Rural Youth Education Project: Third Wave

Posted: January 20, 2011

Penn State University in conjunction with the Center for Rural Pennsylvania is conducting an ongoing study analyzing Pennsylvanian rural youth and their educational and career goals.

Rural Youth Education Project: Third Wave has been gathering data since 2004 and upon its completion in 2011 will have produced four studies documenting how such goals change over time and if they were ever fulfilled. 

With each consecutive wave more youth were added to the study. Therefore, during Wave 3 a comparison between the older cohort youth from Wave 1 and the younger cohort youth from Wave 2 was able to take place.  Most of the younger participants aspired to attend a four-year college and obtain a position in a professional field (30% in an area outside of rural Pennsylvania). Many of the participants added during Wave 3 liked where they lived, however, more than half felt they would have to move to obtain the educational and job opportunities they aspired to fulfill.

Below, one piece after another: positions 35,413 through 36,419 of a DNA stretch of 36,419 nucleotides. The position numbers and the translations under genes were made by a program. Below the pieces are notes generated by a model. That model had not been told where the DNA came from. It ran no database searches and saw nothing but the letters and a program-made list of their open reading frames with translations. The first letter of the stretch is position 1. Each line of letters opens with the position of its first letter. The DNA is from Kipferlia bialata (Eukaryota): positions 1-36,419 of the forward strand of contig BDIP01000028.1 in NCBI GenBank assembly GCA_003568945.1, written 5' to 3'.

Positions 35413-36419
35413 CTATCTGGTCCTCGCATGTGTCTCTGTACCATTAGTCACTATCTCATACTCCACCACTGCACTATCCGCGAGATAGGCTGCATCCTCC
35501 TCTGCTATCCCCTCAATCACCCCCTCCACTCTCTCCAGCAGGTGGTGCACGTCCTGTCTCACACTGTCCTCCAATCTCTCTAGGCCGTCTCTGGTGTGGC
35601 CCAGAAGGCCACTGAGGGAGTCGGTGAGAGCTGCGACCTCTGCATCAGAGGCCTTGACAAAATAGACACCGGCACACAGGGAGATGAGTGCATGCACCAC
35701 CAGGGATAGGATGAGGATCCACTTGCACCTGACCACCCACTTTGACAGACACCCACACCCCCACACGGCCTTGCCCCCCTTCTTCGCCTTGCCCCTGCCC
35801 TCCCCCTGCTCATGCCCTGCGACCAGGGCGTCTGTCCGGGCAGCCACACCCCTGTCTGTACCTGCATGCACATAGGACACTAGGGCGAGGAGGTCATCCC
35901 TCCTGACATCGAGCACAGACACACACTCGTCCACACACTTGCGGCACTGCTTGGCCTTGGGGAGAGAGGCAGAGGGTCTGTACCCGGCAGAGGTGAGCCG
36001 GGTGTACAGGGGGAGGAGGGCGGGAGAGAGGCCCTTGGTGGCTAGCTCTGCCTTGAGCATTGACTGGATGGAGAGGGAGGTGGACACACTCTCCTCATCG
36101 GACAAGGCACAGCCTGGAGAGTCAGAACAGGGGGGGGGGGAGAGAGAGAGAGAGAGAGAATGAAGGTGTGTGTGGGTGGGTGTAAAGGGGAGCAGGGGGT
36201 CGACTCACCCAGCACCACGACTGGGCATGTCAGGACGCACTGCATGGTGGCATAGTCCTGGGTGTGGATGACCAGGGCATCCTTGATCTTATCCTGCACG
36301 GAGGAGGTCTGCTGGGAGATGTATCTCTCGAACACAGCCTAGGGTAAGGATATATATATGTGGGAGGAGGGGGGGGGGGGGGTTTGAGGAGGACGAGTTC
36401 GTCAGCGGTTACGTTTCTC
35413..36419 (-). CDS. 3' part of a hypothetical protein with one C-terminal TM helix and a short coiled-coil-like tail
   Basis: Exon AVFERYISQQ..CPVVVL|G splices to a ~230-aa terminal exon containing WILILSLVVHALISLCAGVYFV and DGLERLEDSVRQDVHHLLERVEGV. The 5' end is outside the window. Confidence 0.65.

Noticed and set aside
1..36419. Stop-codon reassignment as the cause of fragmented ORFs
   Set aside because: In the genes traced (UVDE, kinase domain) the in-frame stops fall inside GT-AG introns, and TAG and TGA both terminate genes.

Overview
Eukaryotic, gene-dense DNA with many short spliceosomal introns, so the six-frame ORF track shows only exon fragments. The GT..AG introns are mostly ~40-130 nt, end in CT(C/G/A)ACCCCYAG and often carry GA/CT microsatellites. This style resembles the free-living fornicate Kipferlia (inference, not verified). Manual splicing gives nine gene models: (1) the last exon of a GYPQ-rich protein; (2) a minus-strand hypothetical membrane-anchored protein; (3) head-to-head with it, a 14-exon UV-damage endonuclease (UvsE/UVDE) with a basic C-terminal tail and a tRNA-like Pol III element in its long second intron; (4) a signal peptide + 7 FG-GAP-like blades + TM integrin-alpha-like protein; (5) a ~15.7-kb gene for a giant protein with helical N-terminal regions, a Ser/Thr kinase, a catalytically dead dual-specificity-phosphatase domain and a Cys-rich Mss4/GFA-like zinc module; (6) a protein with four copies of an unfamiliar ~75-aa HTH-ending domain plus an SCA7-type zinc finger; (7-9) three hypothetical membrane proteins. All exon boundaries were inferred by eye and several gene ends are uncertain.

The majority of those participants from Wave 1 went onto post-secondary schooling, achieving their educational goals predicted in 2004. The research found their educational goals stayed on target over the course of the three Waves although both their residential and occupational goals seemed to fluctuate with just over half of the participants still agreeing with their original responses. Despite the older youth being out of high school, they are still uncertain as to the future of their educational, occupational, and residential goals.

The study will conclude in 2011 with a fourth and final wave of research. Upon its publication researchers will then present policy suggestions that will continue to encourage rural youth to achieve and follow through with their aspirations.

This report can be read in its entirety at the Center for Rural Pennsylvania website.

Previous reports regarding Wave 1 and Wave 2 can be found at the Center for Rural Pennsylvania website.

Prepared by Addison Weinstein, research assistant to Dr. Theodore Alter